Where: Across Southern China and Taiwan, centred around the main temple in Meizhou Island, Fujian Province, South-East China
When: 23rd day of third lunar month (usually April), and ninth day of ninth lunar month (usually October)
What happens: Shaolin daredevils, dancing girls and depictions of the goddess Mazu in puppet form, followed by a belching procession!
Who is Mazu?
Mazu, the goddess of the sea, is one of the most loved of all goddesses in Chinese mythology. Also known as Ma-Tsu, A-ma, Tianhou, Motherly Matriarch, Kuan Yin of the Southern Sea, Daughter of the Dragon, and Empress of Heaven, it is said that if you call but one of her names she will appear to help you. If you call her as Empress of Heaven she will be delayed coming to your aid by having to dress in her finery!
She is thought to have been born as Lin Mo Naing. Her mother prayed to the goddess Kuan Yin to provide her with a daughter. Lin Naing was born with a flash of light. She did not cry in her first year and she was a very intelligent young girl with a photographic memory. She first learnt the art of healing then trained as a Buddhist, and later Taoist monk, while training in the martial arts. When she was older she gained her second sight standing in front of a statue of Kuan Yin who imbued her with the power to see in to the future. A second theory is that a sea serpent leapt out of the water as she was standing with a group of friends and presented them with a gold disc. The others ran off, but Lin Naing calmly accepted it and with it she gained her powers.
It is the miracles she performed for seafarers for which she is best known. She would present herself in red before captains and sailors when she knew that the weather was taking a terrible turn for the worst and prevent them from sailing to their deaths. The most well-known miracle that she performed involved her brother and father. As she sat weaving at home she was suddenly transported out to sea where her family had been washed from their boat and were about to drown. She first lifted her brother back to safety, but as she was rescuing her father, her mother awoke Lin Naing from her trance and he fell back into the sea and drowned.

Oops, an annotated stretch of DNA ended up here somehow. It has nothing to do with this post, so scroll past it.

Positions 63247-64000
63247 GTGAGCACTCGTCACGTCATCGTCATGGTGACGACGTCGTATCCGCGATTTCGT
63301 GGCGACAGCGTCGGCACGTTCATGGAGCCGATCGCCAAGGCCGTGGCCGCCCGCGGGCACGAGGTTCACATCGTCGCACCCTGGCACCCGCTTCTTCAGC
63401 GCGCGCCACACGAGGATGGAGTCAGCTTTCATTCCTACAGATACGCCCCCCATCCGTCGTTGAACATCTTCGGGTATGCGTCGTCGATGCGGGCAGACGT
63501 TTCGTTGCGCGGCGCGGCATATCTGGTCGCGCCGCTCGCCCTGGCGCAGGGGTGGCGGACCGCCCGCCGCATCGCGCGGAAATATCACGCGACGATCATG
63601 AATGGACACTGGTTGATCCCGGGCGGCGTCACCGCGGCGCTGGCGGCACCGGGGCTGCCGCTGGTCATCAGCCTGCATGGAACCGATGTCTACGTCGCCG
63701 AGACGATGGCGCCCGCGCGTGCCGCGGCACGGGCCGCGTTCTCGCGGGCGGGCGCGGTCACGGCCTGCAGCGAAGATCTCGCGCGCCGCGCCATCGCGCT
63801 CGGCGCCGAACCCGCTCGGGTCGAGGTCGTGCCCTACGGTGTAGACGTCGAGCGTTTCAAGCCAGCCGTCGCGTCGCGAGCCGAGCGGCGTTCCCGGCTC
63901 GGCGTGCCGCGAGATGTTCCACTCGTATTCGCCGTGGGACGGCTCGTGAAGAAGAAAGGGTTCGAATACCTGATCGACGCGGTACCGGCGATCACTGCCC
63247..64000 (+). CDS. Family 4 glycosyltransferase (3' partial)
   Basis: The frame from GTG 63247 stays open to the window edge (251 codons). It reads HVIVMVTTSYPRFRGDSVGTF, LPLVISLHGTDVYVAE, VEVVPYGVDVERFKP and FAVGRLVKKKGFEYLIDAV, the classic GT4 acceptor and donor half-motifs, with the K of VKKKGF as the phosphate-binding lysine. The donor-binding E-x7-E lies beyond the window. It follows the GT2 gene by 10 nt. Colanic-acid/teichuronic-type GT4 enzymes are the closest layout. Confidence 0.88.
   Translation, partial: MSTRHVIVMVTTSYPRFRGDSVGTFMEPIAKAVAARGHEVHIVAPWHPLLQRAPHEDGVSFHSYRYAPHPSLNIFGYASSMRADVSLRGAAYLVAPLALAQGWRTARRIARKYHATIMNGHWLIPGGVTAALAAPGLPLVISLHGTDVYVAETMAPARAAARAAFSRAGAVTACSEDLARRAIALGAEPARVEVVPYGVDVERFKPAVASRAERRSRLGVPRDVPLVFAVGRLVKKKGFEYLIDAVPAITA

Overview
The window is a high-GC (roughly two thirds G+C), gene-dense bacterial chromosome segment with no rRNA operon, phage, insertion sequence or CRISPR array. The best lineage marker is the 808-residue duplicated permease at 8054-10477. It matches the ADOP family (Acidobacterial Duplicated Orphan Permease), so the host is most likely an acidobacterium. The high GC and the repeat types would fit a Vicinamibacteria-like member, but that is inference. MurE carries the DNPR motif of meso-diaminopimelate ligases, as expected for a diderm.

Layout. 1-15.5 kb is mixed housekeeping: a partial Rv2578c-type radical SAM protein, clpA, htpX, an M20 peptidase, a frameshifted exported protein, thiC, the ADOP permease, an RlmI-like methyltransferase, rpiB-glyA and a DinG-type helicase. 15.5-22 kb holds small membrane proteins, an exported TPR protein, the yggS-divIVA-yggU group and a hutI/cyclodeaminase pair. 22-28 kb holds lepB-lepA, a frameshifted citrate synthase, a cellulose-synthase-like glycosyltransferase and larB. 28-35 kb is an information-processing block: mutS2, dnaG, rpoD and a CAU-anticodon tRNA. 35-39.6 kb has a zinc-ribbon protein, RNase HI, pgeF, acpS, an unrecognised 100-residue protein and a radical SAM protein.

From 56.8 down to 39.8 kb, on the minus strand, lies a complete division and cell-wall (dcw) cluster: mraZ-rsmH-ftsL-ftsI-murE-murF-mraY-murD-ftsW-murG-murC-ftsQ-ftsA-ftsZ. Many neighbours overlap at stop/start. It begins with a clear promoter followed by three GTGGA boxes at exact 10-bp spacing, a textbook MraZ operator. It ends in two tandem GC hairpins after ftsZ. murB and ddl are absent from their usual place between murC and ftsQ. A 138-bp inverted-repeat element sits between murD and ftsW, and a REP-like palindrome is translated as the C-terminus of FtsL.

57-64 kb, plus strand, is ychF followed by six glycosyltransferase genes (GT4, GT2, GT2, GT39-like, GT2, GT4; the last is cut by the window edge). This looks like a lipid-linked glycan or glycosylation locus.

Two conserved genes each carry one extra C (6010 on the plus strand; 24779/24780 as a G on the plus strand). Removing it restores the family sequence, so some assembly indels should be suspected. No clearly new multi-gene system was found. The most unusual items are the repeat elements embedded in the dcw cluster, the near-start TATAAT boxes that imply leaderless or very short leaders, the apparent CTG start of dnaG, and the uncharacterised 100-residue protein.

Two men were said to have fallen in love with Mazu, General Chien-li-yen (Eyes that See a Thousand Miles) and General Shun Feng Erh (Ears that Can Hear the Wind). She told them that she would fight both of them and whoever won she would marry. If they lost they would be at her service for evermore. She killed them both with her exceptional martial arts skills.
At the age of 28 she announced that it was her time to leave and walked to the top of a hill, where she became enwrapped in a cloud and mist that transported her up to heaven. Where she had stood, a rainbow appeared that is associated with the dragon in Chinese legend. Dragons bring good luck and also unite the sea and the air.
Over the last millennia her title has been raised in status no less than twenty times. She has 100 million devotees and there are over 1,500 temples devoted to her.
Mazu’s Birthday Party
In April, on the 23rd day of the third lunar month, thousands of people pay their homage in a celebration dedicated to Mazu’s birthday, and in October, on the ninth day of the ninth lunar month, her death anniversary. The exact date of this festival is dependent on the lunar calendar. They are both extraordinary festivals that are well worth trying to catch.
On Mazu’s main temple on Meizhou Island (one hour by bus and boat from Putian), Fujian Province, thousands make the pilgrimage from Taiwan to Fujian. Temple fairs are held in her honor every year. There are reputed to be 200 million followers of Mazu across southern China and Taiwan so the festival is always a popular event. Throughout China there are many other Mazu temples and Mazu temple fairs, the oldest fair is held on Changdao Island in Shandong Province. The coastal city of Tianjin has its own Mazu temple (called Tianhou Temple) and was once the location of the largest and grandestMazu Temple Fair in all the land.
The main feature of both festivals is a religious ceremony on the steps of the grand courtyard. Following this are spectacular shows of music and dancing involving everything from Shaolin daredevils to beautiful dancing girls and co-ordinated fan-waving by hundreds of local schoolchildren.
Mazu is depicted in puppet form, flanked by her two lover generals, during the festival procession. Eight guards in special costumes accompany her carrying special martial arts weapons. An eight-day pilgrimage sees thousands accompanying this entourage.
At the many temples dedicated to Mazu across the country, a ‘belching’ procession of worshippers approach the temple sideways and pause momentarily to belch. The deep burps are said to release any evil in them. It’s an unusual sight, especially when performed by young ladies. If you are having difficulty locating the belchers, then track down and make friends with the Taiwanese television crews who are always keen to film them!
Where to Stay
The Guanguanglou Hotel is very near to the ferry terminal (400 metres on the left, Telephone: 86 594 5092122; cell +1303083910). Rooms can be bargained down to $20 USD per night during festivals. Local guides do not speak English, so be sure to take an English-speaking interpreter with you or brush up your Mandarin.
Chinavoc.com: Chinese Festivals and Holidays
Find out when celebrations of Mazu’ birthday and death occur this year.
By Faye Welborn
Main image: The display of the procession for the Goddess of the Sea at the China Gallery, Asian Civilisation Museum. Choo Yut Shing